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10 Ways These Historic Chimps Are Enjoying Retirement

August 18, 2014

text by Michael Sharp // photos by Brandon Wade/AP Images for The HSUS and Chimp Haven

They’ve already checked “road tripping through the South” off their retirement bucket list.

Now they’re making their way through “trying out acrobatics” and “chowing down on a tropical treat.” Yes, for these 110 chimpanzees—the largest group of government-owned chimps ever sent to sanctuary—the golden years are off to a glorious start. Retired from a laboratory starting in 2013, they’ve arrived at Chimp Haven sanctuary in waves to begin their new lives in the Louisiana sun.

1. Going Fishing

Little winged insects never tasted this good: The chimps use sticks and bamboo to fish out applesauce, ranch dressing, ketchup, honey and other treats from this manmade “termite mound."

2. Spending Some Quality Time with Family

Born at New Iberia Research Center, 4-year-old Diane remains close to her mother, Muffy. On the day their group was released into a new habitat, they hung back near the entrance together until Diane was ready to explore the forest. “When there’s activity going on in the group,” explains animal care specialist Mark Lewis, “she’ll always kind of have a hand on her mom’s back, as reassurance.”

3. Feeling Butterflies

Meet Mason. He’s only 5, but is already feeling the magic in the air. “He likes to play with the girls,” Lewis says, “and he likes to follow some of the older females around.”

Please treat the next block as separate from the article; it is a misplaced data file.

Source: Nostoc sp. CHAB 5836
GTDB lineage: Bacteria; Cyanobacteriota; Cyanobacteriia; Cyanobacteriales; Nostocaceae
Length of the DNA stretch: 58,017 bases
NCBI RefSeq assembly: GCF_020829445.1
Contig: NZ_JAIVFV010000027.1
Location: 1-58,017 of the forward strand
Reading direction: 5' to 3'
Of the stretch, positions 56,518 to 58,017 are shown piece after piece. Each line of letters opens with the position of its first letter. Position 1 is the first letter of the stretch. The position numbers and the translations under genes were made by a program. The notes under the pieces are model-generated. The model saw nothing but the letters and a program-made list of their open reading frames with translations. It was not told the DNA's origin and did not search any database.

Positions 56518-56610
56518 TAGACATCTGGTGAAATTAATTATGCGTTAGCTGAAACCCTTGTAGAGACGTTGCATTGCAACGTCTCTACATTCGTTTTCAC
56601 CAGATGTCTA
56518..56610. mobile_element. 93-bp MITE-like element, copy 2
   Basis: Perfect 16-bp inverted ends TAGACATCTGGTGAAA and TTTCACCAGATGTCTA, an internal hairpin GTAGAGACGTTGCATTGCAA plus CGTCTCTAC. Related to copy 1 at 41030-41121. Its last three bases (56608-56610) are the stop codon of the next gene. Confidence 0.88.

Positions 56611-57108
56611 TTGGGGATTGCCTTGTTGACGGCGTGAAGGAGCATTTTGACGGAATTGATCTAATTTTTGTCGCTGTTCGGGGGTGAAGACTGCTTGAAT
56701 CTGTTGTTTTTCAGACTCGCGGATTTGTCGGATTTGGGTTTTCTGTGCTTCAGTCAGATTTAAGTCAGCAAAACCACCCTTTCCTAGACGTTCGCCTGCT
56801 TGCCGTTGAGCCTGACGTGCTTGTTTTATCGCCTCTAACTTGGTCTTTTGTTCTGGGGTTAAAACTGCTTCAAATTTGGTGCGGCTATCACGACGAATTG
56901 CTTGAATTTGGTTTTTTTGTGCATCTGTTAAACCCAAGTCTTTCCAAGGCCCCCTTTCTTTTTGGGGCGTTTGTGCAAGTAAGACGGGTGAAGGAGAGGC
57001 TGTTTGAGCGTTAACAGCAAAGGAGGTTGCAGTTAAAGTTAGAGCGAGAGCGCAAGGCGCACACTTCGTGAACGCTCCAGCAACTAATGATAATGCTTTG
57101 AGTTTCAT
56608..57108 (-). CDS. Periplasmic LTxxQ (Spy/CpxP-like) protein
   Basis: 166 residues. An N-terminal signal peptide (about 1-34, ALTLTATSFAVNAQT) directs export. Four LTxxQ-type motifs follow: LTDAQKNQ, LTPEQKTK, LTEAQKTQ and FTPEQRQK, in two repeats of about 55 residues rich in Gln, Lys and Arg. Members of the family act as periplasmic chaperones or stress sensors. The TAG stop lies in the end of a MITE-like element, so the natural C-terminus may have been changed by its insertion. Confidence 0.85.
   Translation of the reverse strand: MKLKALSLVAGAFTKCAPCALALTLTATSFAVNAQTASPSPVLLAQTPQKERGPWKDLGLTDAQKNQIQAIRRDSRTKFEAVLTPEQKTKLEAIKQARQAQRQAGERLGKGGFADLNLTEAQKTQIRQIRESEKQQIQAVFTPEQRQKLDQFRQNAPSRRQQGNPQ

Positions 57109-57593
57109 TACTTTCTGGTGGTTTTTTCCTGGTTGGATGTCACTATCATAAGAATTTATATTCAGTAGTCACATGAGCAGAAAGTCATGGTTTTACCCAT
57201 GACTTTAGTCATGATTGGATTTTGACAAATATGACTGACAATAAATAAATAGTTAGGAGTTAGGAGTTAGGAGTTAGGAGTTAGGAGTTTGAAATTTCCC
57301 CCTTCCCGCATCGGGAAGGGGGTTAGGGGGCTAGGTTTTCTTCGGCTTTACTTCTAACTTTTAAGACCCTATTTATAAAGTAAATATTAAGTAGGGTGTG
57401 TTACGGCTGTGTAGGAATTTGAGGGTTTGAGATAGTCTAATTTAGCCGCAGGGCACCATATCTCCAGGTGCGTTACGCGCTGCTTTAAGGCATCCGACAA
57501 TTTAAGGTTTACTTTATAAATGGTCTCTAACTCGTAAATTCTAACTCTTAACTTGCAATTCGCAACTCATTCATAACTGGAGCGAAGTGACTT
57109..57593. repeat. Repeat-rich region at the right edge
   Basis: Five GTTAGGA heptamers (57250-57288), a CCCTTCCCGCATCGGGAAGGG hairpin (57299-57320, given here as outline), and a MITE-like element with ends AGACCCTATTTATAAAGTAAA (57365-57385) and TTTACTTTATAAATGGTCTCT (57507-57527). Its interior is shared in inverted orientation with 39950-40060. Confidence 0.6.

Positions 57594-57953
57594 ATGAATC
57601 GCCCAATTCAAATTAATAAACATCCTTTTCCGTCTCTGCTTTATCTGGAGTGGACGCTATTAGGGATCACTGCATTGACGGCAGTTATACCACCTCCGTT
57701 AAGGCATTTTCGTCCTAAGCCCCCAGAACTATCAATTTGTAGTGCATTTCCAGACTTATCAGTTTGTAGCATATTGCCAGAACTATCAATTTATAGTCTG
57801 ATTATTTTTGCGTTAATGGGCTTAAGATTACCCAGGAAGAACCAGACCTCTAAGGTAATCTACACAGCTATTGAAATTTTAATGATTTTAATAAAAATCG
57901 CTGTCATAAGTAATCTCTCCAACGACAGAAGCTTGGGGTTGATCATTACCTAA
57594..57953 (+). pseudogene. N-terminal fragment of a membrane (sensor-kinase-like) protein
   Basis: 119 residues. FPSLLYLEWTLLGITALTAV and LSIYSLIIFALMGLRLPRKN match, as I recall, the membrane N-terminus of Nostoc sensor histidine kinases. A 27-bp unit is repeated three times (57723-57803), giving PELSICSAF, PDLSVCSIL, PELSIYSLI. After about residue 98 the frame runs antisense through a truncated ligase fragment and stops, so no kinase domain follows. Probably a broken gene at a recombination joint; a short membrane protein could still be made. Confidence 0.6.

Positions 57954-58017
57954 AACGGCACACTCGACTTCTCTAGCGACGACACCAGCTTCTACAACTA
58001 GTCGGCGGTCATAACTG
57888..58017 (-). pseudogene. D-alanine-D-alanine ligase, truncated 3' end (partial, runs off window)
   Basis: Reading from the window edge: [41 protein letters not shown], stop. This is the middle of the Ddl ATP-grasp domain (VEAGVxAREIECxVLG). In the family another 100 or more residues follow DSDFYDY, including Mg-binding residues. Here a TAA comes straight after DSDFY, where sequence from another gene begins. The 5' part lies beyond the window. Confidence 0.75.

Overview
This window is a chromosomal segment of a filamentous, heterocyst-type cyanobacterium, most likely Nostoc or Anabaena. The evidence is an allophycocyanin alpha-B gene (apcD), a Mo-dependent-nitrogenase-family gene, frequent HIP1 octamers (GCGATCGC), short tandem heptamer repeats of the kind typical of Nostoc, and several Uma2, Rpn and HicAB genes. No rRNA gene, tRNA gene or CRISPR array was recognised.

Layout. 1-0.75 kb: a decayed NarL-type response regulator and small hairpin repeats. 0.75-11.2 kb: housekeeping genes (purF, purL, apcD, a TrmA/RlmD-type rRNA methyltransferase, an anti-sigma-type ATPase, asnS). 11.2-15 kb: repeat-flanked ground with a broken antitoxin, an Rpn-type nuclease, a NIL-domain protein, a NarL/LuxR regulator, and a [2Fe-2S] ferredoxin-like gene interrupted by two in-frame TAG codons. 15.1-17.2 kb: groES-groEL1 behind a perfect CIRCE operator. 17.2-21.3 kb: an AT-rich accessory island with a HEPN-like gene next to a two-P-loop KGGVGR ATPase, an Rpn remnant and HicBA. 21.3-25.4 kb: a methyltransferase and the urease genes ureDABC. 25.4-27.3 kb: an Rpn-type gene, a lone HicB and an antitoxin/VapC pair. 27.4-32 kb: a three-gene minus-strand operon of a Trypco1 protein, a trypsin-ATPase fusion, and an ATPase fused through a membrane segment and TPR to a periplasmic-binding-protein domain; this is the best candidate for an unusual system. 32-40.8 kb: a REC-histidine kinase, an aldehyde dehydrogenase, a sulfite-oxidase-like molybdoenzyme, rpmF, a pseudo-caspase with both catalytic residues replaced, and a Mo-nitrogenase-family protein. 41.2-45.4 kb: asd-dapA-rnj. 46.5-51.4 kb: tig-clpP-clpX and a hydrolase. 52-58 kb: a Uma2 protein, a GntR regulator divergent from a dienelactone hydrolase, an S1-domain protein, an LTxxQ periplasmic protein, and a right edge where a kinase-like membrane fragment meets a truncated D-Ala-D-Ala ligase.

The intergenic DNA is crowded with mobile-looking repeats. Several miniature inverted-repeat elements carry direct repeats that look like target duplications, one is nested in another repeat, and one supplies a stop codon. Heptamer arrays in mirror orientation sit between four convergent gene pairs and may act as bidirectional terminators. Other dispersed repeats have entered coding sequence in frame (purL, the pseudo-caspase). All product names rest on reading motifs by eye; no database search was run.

4. Continuing Their Education

Ashely is acing the sanctuary’s positive reinforcement training program, wherein staffers teach chimps to present various body parts against the mesh. The clicker training helps vets address injuries and other ailments. “Right now,” Lewis says, “she knows her hands, her head, lips, and she was working on arms the last time I watched her train.”

5. Trying New Sports

Arden, who just turned 4, was the first juvenile from New Iberia to venture up into the trees. Like a lot of the youngsters, she picked up her high-flying-on-a-fire-hose ways from watching 7-year-old Tracy, who’s having fun reliving her own infant years with all these newcomers around.

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6. Exercising a Chimpanzee’s Right to Eat What She Wants, When She Wants

Hillary has a unique preference for veggies. Sweet treats like frozen pineapple halves are among the produce delivered daily, but, notes Lewis: “I’ve actually seen her eat zucchini before she eats her banana.”

7. Doing Puzzles

Leilani Case and other Chimp Haven staff toss enrichment items to the chimps, including Kong toys stuffed with treats like mashed potatoes. “We throw out things that they have to forage through so that they don’t just get the food handed to them,” Lewis says. “It also keeps their minds active.”

8. Learning a New Language

Five-year-old Jimmy, shown here possibly in the midst of a pant-hoot, is spending more time with the older males, watching them “display”—loud acts that show off their strength and dominance, like punching a doorframe or shaking the mesh. Jimmy’s even been trying his hand at it, though as Lewis says: “Nobody takes him seriously yet because he’s not old enough for it.”

9. Working on Their Tans

The 20-foot climb up the large wooden play structure in the play yard is well worth it, both for the rays and the gossip potential. Chimps like Star can catch a moment in the sun—and a prime view of what’s going on in other habitats.

10. Meeting an Old Friend for a Drink

Karen (left) and Phyllis take their daily medicine crushed up in watered-down grape juice. Some chimps receive heart meds; others get supplements for joint pain or birth control. These two belong to a small, tight-knit group of older chimps. “They look out for each other,” says Lewis. “If one is not feeling well, they’ll stay with them.”

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